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Concern about the role of pesticides in honey bee decline has highlighted the need to examine the effects of sublethal exposure on bee behaviors. The video-tracking system EthoVisionXT (Noldus Information Technologies) was used to measure the effects of sublethal exposure to tau-fluvalinate and imidacloprid on honey bee locomotion, interactions, and time spent near a food source over a 24-h observation period. Bees were either treated topically with 0.3, 1.5, and 3 µg tau-fluvalinate or exposed to 0.05, 0.5, 5.0, 50, and 500 ppb imidacloprid in a sugar agar cube. Tau-fluvalinate caused a significant reduction in distance moved at all dose levels (p < 0.05), as did 50 and 500 ppb imidacloprid (p < 0.001). Bees exposed to 50 and 500 ppb spent significantly more time near the food source than control bees (p < 0.05). Interaction time decreased as time in the food zone increased for both chemicals. This study documents that video-tracking of bee behavior can enhance current protocols for measuring the effects of pesticides on honey bees at sublethal levels. It may provide a means of identifying problematic compounds for further testing.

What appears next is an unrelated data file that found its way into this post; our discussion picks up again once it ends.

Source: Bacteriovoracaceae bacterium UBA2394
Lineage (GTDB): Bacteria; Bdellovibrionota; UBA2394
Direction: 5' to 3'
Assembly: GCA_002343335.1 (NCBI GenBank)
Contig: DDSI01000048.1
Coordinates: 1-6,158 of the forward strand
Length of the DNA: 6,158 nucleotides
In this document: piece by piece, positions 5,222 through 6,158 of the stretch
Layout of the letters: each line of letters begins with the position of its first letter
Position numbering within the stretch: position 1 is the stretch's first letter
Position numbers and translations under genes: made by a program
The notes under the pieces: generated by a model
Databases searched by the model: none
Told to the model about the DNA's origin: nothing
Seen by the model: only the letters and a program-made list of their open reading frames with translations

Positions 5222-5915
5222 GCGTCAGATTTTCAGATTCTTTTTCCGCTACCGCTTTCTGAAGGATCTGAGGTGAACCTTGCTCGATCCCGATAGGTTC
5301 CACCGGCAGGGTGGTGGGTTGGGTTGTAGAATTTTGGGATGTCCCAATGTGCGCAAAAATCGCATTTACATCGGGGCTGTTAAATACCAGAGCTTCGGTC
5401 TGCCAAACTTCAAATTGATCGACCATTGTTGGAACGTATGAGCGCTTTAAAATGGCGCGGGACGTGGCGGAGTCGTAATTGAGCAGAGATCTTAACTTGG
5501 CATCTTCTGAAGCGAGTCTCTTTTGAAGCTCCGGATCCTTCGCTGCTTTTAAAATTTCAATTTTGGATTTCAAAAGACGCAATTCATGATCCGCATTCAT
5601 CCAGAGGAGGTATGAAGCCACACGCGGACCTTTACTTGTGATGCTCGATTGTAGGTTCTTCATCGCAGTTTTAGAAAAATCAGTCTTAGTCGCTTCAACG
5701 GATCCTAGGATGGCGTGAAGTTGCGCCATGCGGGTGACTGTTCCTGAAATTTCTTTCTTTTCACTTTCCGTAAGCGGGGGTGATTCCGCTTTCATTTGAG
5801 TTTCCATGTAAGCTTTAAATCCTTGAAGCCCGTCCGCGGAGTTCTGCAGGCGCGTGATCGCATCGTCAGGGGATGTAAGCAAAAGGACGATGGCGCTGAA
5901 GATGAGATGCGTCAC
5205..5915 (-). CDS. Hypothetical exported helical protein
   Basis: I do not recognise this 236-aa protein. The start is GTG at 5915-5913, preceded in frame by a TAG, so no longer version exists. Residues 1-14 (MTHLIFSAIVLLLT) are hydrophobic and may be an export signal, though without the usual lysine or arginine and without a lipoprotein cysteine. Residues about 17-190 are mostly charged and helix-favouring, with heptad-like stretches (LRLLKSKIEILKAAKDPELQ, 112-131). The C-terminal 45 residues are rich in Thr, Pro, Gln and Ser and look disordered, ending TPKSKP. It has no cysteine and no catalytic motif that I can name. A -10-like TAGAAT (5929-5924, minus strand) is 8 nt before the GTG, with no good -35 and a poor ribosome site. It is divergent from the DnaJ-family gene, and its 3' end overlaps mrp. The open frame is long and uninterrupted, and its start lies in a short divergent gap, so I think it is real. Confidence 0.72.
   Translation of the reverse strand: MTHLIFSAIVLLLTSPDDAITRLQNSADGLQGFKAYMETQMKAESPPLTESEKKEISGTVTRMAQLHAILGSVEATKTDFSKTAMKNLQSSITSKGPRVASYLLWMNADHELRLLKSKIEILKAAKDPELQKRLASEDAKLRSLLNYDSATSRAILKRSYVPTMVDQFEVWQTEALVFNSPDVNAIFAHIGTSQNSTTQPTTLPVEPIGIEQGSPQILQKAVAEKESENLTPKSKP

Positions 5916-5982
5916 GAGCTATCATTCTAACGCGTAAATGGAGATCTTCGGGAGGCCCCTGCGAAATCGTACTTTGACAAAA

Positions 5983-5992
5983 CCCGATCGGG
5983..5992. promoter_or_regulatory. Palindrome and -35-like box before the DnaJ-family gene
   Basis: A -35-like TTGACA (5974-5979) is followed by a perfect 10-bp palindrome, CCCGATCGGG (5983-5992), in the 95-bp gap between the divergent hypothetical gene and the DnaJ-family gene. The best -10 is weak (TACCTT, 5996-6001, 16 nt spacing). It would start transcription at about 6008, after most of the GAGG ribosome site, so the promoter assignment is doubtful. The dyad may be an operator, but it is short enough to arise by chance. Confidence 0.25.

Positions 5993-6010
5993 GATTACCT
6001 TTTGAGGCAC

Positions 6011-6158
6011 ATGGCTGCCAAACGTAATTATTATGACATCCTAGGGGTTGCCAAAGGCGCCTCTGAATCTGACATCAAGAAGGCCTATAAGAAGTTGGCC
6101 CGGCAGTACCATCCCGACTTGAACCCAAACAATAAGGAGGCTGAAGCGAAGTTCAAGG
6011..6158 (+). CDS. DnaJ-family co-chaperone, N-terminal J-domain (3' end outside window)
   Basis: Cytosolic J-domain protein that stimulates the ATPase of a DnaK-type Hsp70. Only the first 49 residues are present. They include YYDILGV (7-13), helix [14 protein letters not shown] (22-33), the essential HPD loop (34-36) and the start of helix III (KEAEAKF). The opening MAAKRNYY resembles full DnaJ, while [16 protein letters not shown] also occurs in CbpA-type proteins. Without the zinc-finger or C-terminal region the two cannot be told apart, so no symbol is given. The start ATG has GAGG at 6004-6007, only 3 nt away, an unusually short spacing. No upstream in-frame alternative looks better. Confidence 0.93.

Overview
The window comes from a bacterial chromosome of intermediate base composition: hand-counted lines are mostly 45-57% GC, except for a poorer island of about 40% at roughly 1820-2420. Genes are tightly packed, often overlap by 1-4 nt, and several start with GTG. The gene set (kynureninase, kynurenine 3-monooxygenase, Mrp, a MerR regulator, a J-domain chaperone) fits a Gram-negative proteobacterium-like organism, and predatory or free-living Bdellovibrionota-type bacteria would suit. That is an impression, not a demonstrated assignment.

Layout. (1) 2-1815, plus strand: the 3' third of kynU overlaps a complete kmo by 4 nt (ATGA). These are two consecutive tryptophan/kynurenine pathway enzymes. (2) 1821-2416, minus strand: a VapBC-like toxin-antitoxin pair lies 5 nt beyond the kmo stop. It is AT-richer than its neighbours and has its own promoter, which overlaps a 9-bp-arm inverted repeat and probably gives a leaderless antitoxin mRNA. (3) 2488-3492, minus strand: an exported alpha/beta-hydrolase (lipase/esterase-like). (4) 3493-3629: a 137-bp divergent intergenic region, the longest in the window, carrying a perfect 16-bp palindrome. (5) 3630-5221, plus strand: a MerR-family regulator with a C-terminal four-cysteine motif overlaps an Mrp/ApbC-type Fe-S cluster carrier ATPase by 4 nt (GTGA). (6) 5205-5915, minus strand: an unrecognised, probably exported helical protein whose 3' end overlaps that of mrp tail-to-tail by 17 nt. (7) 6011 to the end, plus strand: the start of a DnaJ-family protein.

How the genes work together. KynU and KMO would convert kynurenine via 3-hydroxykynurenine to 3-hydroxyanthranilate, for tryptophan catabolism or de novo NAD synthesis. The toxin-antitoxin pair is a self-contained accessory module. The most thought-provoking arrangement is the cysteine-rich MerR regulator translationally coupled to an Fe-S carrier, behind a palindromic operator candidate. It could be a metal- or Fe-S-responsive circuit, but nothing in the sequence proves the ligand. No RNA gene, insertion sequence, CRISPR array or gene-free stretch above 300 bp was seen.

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The loss of biodiversity is a trend that is garnering much concern. As organisms have evolved mutualistic and synergistic relationships, the loss of one or a few species can have a much wider environmental impact. Since much pollination is facilitated by bees, the reported colony collapse disorder has many worried of widespread agricultural fallout and thus deleterious impact on human foodstocks. In this Feature, Spivak et al. review what is known of the present state of bee populations and provide information on how to mitigate and reverse the trend.